According to “The Robot Report”, 2016 was the best year for robotics start-ups: Almost 2 billion Dollars – around twice as much as in the previous year – was invested, and 128 new businesses were established. here We present some of the start-ups in the robotics sector.
The robots named Baxter and Sawyer from Boston-based company Rethink Robotics, running on the Intera software platform, are able to adapt to the variable demands of the working day, quickly switching applications and performing tasks exactly like humans. As a result, manufacturers of all kinds and sizes, and in any sector, have at their disposal a rapidly deployable, user-friendly and highly versatile automation solution.
Experience anywhere without having to travel
Australian company Aubot has developed a telepresence robot which enables people to take part in trips or meetings without having to actually go to the location in person. The mobile robot is controlled by thought (via the MindWave interface) and using a Web browser, enabling users to move around an office, meet other people or tour a city without actually leaving home.
US company Travelmate Robotics has devised a suitcase which follows its owner faithfully around. The case can move while upright or laid flat, and continually adjusts its speed to keep pace with its owner. Integrated sensors detect obstacles and record the distance travelled. A smartphone app and a GPS module inside the case indicate its location at all times.
The German company Kinematics develops and manufactures robotic kits named Tinkerbots with which children aged 6 and over can take their first steps into the world of technology. The Tinkerbots are able to learn, and can be brought to life by watching and copying movements, or can be controlled by an app on a smartphone or tablet.
A social head
Machines with social intelligence – that is what Swedish company Furhat Robotics is looking to build. A pioneer in the field is the robotic head named Furhat. It features a 3D mask onto which eyes, a nose and mouth are projected from behind. This allows the head to mimic a person in a very authentic way. Furhat is controlled by an AI platform which enables it to engage in complex dialogue with humans.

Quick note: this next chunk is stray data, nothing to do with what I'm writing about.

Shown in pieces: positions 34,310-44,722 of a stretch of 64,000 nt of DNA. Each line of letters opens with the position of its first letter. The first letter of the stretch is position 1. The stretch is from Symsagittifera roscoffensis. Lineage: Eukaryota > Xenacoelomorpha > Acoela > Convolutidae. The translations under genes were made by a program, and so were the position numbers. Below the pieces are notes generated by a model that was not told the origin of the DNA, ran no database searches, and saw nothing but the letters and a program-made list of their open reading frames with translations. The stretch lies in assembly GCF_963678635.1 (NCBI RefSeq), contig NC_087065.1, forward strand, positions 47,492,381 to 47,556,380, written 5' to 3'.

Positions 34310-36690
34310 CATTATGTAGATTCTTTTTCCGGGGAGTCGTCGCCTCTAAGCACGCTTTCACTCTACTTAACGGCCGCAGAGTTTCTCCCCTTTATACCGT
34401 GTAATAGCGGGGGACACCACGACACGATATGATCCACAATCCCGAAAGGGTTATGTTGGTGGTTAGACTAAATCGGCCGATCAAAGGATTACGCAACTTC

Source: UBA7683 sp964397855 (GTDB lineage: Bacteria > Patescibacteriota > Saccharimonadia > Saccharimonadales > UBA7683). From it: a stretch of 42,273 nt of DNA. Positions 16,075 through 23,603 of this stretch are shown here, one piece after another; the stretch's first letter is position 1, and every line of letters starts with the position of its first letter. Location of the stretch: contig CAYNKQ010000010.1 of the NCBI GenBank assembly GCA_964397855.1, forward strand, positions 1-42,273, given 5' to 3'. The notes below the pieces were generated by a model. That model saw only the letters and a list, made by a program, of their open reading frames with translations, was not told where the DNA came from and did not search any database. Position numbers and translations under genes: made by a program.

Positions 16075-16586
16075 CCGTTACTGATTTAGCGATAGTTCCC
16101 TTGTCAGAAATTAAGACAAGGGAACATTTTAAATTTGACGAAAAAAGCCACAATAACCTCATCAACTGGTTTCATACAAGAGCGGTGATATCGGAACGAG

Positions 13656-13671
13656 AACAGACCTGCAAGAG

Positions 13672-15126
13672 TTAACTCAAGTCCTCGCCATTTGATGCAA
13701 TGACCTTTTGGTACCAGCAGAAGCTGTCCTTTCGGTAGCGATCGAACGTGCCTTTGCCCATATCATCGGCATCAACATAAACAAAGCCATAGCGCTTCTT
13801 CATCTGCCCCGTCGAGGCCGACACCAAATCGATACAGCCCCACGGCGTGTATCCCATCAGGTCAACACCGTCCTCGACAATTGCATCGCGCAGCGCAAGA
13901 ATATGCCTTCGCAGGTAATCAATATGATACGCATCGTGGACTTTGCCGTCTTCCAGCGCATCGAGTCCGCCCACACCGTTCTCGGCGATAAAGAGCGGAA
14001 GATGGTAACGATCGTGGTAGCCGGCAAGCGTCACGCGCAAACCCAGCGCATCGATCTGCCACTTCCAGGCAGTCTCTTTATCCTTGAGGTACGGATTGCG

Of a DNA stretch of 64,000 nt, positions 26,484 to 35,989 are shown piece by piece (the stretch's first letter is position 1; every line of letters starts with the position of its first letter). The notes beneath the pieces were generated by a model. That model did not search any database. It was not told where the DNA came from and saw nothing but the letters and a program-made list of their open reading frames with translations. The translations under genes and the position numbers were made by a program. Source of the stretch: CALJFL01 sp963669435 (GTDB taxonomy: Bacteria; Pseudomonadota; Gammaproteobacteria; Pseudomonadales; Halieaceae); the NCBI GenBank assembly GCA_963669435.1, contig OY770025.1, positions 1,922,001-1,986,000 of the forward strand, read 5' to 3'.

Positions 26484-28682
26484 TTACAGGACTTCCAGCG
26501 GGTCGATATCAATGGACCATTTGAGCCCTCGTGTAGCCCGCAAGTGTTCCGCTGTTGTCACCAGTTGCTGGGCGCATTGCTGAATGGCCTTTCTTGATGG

The Californian company Dreambots has developed a robotic massager the size of the palm of a hand which utilises sensor technology to move autonomously around the body. Its special sensors ensure that it does not fall off. With its special wheels and gentle vibration, the WheeMe provides a relaxing massage.
Material transporter for small businesses
The LeanAGV from Portuguese company Talus Robotics is specially designed for small and medium-sized enterprises. The driverless transport system’s core components are a drive module, a control system, and a set of safety sensors. From them, customers can construct a tailored system that is easy to use and flexible.
A real pal
Blue Frog Robotics presents Buddy, a social robot who provides a communication link, protects, and interacts with all the family. The 60 centimetre tall robot designed in France watches over the home, entertains the children, and maintains contacts with friends and family. The little robot was developed as an Open Source project, and is child’s play to operate.
(Picture Credis: Aubot; Blue Frog Robotics; Dreambots; Furhat Robotics; Kinematics; Rethink Robotics; Talus Robotics; Travelmate)